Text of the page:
What Can You Do?

Solid Waste

• Follow the five Rs of resource use: Refuse, Reduce,

Reuse, Repurpose, and Recycle.

• Ask yourself whether you really need a particular item.

• Rent, borrow, or barter goods and services when you can.

• Buy things that are reusable, recyclable, or compostable, and be sure to reuse, recycle, and compost them.

• Do not use throwaway paper and plastic plates,

cups and eating utensils, and other disposable items

when reusable or refillable versions are available.

• Refill and reuse a bottled water container with tap water.

• Use e-mail in place of conventional paper mail.

• Read newspapers and magazines online.

• Buy products in concentrated form whenever possible.

Fig. 22-6, p. 524


A sweet-smelling, dark-brown, humus-like material that is rich in organic material and soil nutrients.



Aerates the soil.

Improves soil’s ability to retain water and nutrients.

Helps prevent erosion.

Prevents nutrients from being dumped in landfills.


6 to 12 inches of grass clippings

leaves or other plant material


garden fertilizer or manure





Reusing products is an important way to reduce resource use, waste, and pollution in developed countries.

Reusing can be hazardous in developing countries for poor who scavenge in open dumps.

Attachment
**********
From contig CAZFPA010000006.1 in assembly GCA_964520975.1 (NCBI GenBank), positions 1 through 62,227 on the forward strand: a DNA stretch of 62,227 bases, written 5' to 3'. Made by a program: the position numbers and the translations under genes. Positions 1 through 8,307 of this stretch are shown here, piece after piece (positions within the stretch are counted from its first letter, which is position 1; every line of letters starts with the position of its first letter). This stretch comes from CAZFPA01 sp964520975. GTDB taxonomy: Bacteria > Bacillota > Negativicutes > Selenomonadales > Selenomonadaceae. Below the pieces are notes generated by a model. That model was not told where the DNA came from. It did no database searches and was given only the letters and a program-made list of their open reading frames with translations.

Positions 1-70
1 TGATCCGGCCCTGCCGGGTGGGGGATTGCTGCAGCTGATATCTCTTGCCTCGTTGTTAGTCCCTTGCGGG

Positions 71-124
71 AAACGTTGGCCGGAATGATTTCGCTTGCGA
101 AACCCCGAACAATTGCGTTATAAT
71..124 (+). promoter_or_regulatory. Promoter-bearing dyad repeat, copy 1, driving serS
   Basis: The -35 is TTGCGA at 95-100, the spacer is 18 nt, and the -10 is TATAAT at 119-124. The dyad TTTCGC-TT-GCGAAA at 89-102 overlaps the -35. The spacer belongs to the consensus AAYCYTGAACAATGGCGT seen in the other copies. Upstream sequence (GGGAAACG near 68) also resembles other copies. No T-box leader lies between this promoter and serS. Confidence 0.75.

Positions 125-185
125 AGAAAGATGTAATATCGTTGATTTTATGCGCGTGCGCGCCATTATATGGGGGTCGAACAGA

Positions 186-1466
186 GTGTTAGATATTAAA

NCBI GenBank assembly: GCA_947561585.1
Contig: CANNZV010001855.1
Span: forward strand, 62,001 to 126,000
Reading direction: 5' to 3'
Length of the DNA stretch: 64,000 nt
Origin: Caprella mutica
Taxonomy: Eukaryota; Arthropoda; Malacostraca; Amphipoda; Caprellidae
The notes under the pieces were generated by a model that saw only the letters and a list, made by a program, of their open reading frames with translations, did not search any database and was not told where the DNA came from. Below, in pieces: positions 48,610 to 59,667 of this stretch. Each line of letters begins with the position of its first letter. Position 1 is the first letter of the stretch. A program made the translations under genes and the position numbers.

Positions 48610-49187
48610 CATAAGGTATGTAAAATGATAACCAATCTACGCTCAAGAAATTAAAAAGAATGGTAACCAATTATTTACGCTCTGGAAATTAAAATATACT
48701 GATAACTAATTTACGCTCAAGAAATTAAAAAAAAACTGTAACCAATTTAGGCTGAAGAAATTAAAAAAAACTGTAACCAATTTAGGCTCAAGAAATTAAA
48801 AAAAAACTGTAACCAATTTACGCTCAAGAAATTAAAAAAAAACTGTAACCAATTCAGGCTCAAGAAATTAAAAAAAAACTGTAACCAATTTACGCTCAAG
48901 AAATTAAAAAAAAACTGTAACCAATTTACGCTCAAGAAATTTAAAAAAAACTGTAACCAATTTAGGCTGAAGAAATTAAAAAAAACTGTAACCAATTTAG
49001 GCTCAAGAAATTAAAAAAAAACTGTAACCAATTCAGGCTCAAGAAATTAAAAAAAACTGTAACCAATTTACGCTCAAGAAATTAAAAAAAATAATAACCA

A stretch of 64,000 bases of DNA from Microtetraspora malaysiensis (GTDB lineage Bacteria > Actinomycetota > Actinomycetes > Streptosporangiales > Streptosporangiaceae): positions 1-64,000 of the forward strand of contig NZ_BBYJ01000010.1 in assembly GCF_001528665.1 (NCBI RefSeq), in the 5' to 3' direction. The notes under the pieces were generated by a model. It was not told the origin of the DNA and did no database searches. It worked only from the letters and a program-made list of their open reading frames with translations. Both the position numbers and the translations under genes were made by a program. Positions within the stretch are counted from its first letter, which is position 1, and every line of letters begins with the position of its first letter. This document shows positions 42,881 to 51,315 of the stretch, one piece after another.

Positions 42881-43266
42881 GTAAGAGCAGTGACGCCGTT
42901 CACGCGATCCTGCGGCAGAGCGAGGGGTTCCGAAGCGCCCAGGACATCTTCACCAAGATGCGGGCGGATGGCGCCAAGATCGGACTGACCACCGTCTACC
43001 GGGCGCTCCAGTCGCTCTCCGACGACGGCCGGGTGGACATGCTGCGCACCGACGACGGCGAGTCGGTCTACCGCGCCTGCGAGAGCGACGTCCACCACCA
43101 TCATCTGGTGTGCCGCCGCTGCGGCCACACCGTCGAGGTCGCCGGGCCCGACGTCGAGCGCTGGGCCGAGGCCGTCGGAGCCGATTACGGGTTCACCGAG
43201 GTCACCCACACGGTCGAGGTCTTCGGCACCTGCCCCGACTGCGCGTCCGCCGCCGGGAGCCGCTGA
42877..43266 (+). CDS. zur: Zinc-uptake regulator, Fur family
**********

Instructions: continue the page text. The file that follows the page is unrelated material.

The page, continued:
They can be exposed to toxins or infectious diseases.


Primary (closed loop) recycling: materials are turned into new products of the same type.

Secondary recycling: materials are converted into different products.

Used tires shredded and converted into rubberized road surface.

Newspapers transformed into cellulose insulation.


Composting biodegradable organic waste mimics nature by recycling plant nutrients to the soil.

Recycling paper has a number of environmental (reduction in pollution and deforestation, less energy expenditure) and economic benefits and is easy to do.


Recycling many plastics is chemically and economically difficult.

Many plastics are hard to isolate from other wastes.

Recovering individual plastic resins does not yield much material.

The cost of virgin plastic resins in low than recycled resins due to low fossil fuel costs.

There are new technologies that are making plastics biodegradable.


Recycling does have environmental costs.

It uses energy and generates pollution.